overblown


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Related to overblown: overdone, mutually, entreat

o·ver·blown 1

 (ō′vər-blōn′)
v.
Past participle of overblow.
adj.
1. Excessive, exaggerated, or overdone: overblown decorations; overblown threats.
2. Full of empty or pretentious language; bombastic: overblown oratory.

[Adj., from over- + blown, past participle of blow.]

o·ver·blown 2

 (ō′vər-blōn′)
adj.
Past the stage of full bloom: overblown roses.

[over- + blown, past participle of blow.]

overblown

(ˌəʊvəˈbləʊn)
adj
1. overdone or excessive
2. bombastic; turgid: overblown prose.
3. (of flowers, such as the rose) past the stage of full bloom

o•ver•blown1

(ˈoʊ vərˈbloʊn)

adj.
1. overdone or excessive: overblown praise.
2. of unusually large size or proportions.
3. overinflated; turgid; bombastic; pretentious.
[1590–1600]

o•ver•blown2

(ˈoʊ vərˈbloʊn)

adj.
past the stage of full bloom.
ThesaurusAntonymsRelated WordsSynonymsLegend:
Adj.1.overblown - puffed up with vanity; "a grandiloquent and boastful manner"; "overblown oratory"; "a pompous speech"; "pseudo-scientific gobbledygook and pontifical hooey"- Newsweek
pretentious - making claim to or creating an appearance of (often undeserved) importance or distinction; "a pretentious country house"; "a pretentious fraud"; "a pretentious scholarly edition"
2.overblown - past the stage of full bloom; "overblown roses"
mature - having reached full natural growth or development; "a mature cell"

overblown

adjective
1. excessive, exaggerated, over the top (slang), too much, inflated, extravagant, overdone, disproportionate, undue, fulsome, intemperate, immoderate, O.T.T. (slang) The reporting of the story was fair, though a little overblown.
2. inflated, rhetorical, high-flown, pompous, pretentious, flowery, florid, turgid, bombastic, windy, grandiloquent, high-sounding, fustian, orotund, magniloquent, aureate, euphuistic The book contains a heavy dose of overblown lyrical description.

overblown

adjective
1. Characterized by language that is elevated and sometimes pompous in style:
2. Filled up with or as if with something insubstantial:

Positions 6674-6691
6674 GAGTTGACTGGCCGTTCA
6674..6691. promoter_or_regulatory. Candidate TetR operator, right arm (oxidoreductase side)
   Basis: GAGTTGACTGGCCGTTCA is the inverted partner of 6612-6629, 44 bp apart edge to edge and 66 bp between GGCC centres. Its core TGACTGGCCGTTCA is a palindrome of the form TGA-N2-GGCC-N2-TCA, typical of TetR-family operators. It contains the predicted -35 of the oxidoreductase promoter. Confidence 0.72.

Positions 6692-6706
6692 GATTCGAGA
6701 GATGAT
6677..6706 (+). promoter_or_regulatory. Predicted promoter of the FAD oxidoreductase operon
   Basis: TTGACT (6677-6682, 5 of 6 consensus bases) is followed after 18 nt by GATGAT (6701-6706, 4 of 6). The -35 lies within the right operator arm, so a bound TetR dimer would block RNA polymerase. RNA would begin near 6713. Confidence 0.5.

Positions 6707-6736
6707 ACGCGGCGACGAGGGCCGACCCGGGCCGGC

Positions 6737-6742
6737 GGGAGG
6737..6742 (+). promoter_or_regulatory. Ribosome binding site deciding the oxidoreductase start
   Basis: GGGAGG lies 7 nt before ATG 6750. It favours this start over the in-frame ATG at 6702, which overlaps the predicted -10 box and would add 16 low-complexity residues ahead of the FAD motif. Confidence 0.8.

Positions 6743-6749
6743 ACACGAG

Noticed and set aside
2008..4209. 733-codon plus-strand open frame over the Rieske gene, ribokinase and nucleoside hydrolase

3. Having too much flesh:
Translations

overblown

[ˌəʊvəˈbləʊn] ADJ
1. [flower] → marchito, pasado
2. [style] → pomposo, pretencioso

overblown

[ˌəʊvərˈbləʊn] adj (= exaggerated) → exagéré(e)
References in classic literature ?
The Mercuries, exhausted by looking out of window, are reposing in the hall and hang their heavy heads, the gorgeous creatures, like overblown sunflowers.
He looked like an overblown schoolboy, and though I felt so sorry for him, I could hardly help laughing.
He had most of Horace by heart, and had got into the habit of connecting this particular walk with certain odes which he repeated duly, at the same time noting the condition of his flowers, and stooping now and again to pick any that were withered or overblown.
He met new groups of his countrymen, who had all a straggling air of having at one time overblown themselves, like certain uncomfortable kinds of flowers, and of being now mere weeds.
NEW Englanders hit by a blizzard packing knee-high snowfall and hurricane-force winds have begun digging themselves out - as some New Yorkers and others spared its full fury questioned whether forecasts were overblown.
New eNglaNders | hit by a blizzard packing knee-high snowfall and hurricane-force winds have begun digging themselves out - as some New Yorkers and others spared its full fury questioned whether forecasts were overblown.
9, 2013 /PRNewswire/ -- Attorneys for Internet entrepreneur Gurbaksh Chahal said they will vigorously fight overblown and misleading charges of domestic abuse that are expected to be filed today by the District Attorney's Office in San Francisco Superior Court.
The story is totally overblown and overplayed as far as the reality of the scenario," said Sheen.
While the concern was very real, the panic proved to be overblown.
The manner in which some architects choose to describe their work is at times obscure, sometimes overblown, and often extremely baffling.
But it is part of a growing sense that irrational media coverage--including articles trumpeting overblown fears of a clampdown on civil liberties--has crippled our ability to effectively use the military and police.